I almost didn’t write this entry at all, because aside from being so horribly-planned that I ended up running 10 miles before my speed mile, nothing all that interesting happened on my run. I didn’t set a new personal best, I didn’t injure myself, and I didn’t find five dollars. But then I realized that I had license to brag about something, and I sat down to type away with a renewed vigor. Without further preamble, please allow me a moment to puff out my now-slightly-more-svelte chest and provide a quick update on my dieting experiment that I outlined in a previous post earlier in June. I wasn’t sure what to expect going in, but by all metrics, my revolutionary/visionary/game-changing diet of “Hey, maybe go easy on the binge-drinking, and stop eating like a dickhead” was a rousing success. I began the month with my weight fluctuating between 197-199 lbs., and when I stepped on the scale just before lunch on July 1st, I was greeted by this rather surprising number looking back at me:
Over the course of one month, I lost about as much weight as I had in the previous 15 months combined. Yes, it helped that I started up my “official” marathon training program at the beginning of June (which called for increased weekly mileage), but the truth is that most of the pounds I shed were a direct result of the elimination of a bunch of awesome things that I know are bad for me. I gave up fast food, fried foods, hard liquor, and excessive beer-swilling for a solid month, and the somewhat obnoxious lesson that I learned is that this was clearly a decision for the best. Fun things kill you. Just about the only change that I made to my daily routine in June pertained to what I put in my body, and for someone like myself that clearly has this otherwordly performance sports-car physique, I apparently needed to start putting in premium fuel rather than plain ol’ unleaded. Now, I ain’t goin’ soft anytime soon, but the correlation was startling. When I finally shaved my patchy/terrible beard this past Sunday (see below for the “before” shot), it looked to me as if all the weight I lost came directly out of my face…both figuratively and literally, it felt like I was looking at a different person.
And so now, the challenge becomes managing this new balancing act between work and play; between dedication and indulgence; between pragmatism and revelry. I lost 10 lbs., and I don’t intend to put the weight back on. This is a balancing act with which I am slightly unfamiliar, since I’ve generally only concerned myself with living life in the moment and doing what feels good. Whether I look back on June 2012 as just a blip on the radar or the tipping point for something big remains to be seen, but I certainly feel much better about where I am than I was 30 days ago.
That being said….June 30th was OUTDOOR SPEED DAY, so let’s get into it.
THE RUN — 11.70 miles in 1:43:33 (08:51/mile pace — fastest mile was 06:30, in the 11th mile)
I had the best of intentions going in, but this ended up being my most poorly-planned run of any kind to date. Before noon on Saturday the 30th, I had to fit in the following things:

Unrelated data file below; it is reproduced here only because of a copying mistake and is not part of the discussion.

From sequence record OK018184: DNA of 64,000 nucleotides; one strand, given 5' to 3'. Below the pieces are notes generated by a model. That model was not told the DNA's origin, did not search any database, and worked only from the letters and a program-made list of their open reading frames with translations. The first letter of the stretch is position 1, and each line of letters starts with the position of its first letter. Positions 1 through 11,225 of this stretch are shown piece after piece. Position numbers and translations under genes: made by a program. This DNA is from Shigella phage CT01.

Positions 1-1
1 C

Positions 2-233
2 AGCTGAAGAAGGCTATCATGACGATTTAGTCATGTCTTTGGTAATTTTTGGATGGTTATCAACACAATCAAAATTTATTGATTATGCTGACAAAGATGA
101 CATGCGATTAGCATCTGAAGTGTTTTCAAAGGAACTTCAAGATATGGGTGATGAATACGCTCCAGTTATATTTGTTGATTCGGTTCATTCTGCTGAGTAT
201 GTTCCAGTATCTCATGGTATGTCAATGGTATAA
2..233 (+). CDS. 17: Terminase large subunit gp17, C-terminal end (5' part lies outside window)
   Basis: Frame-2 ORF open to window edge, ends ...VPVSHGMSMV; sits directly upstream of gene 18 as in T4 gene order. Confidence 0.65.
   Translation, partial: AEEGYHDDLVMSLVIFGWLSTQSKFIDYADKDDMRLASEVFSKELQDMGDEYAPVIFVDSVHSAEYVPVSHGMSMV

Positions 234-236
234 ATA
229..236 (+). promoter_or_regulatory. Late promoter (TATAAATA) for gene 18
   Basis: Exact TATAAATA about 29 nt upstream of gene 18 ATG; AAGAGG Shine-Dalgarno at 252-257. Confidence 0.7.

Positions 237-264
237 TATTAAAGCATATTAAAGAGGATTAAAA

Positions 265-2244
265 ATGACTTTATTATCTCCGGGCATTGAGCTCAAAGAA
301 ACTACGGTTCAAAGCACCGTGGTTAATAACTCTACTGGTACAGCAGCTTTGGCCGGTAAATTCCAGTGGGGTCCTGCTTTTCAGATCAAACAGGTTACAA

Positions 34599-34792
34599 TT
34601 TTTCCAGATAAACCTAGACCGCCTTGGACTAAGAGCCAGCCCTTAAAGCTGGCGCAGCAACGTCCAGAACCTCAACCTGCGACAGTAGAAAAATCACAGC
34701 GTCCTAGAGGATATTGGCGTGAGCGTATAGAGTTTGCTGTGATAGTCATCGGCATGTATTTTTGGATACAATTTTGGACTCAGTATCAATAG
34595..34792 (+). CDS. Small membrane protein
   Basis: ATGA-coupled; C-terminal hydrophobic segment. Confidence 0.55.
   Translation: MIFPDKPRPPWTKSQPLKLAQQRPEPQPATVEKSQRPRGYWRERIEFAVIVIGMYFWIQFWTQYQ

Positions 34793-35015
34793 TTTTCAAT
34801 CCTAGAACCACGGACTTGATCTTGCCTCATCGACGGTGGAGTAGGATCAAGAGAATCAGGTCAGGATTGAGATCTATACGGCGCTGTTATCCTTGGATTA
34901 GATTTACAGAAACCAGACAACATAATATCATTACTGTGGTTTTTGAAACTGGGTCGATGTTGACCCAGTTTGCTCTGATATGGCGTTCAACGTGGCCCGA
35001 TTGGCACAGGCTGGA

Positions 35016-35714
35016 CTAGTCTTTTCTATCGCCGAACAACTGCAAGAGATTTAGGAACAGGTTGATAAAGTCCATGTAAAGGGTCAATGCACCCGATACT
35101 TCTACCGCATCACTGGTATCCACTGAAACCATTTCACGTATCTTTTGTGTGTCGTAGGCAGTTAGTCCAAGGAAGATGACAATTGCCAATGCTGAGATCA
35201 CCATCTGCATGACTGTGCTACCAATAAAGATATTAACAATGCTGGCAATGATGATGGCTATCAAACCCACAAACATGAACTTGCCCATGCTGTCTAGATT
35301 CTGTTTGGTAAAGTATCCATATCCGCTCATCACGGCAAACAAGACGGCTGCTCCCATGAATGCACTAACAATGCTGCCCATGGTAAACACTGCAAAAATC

- Run my fastest possible mile
- Run my prescribed 9 miles with my CARA training group (Chicago Area Runners Association), a group run which left from Montrose Harbor at 6:30am
- Attend Pilates class at 11am (yes, that’s still a thing that I’m doing)
I hadn’t been able to run with my CARA group for the past two weekends, due to being out of town one weekend and then working/volunteering in the morning both days the following weekend. I didn’t want to miss another group run, and I decided my best chance of fitting in both a long run and my fast mile before
doing something, anything manly Pilates was to do my speed-work first, on the way to Montrose Harbor, and then join up with CARA for the long run. That would require an early start to my day, would have meant waking up in time, which did not happen. I barely made it from my apartment out to the lake shore path in time to intercept the CARA group that was running south, much less get in some speed-work on my way to the designated start point. And so I plodded along with the group at a leisurely 09:00/mile pace, wondering just how tired I would be by the time it was all over. The pace of the training run wasn’t an issue (if pace is an issue for your long runs, then you’re going too fast), but how fresh is anyone after running 9 miles under a hot sun?
After a sprint up Cricket Hill near Montrose Harbor to end the workout (this is designed to simulate the notorious Roosevelt bridge that all runners must scale just before the final downhill home stretch of the Chicago Marathon) and a freeze-pop from the CARA hydration station (!!), I turned around to head back home and muster up what I could in the now-90-degree heat. My shirt was already soaked through from the 70+ minutes I’d been out on the path, and to make matters worse, I really had to use the bathroom, and there were no port-o-johns in sigh. Whatever, let’s do this.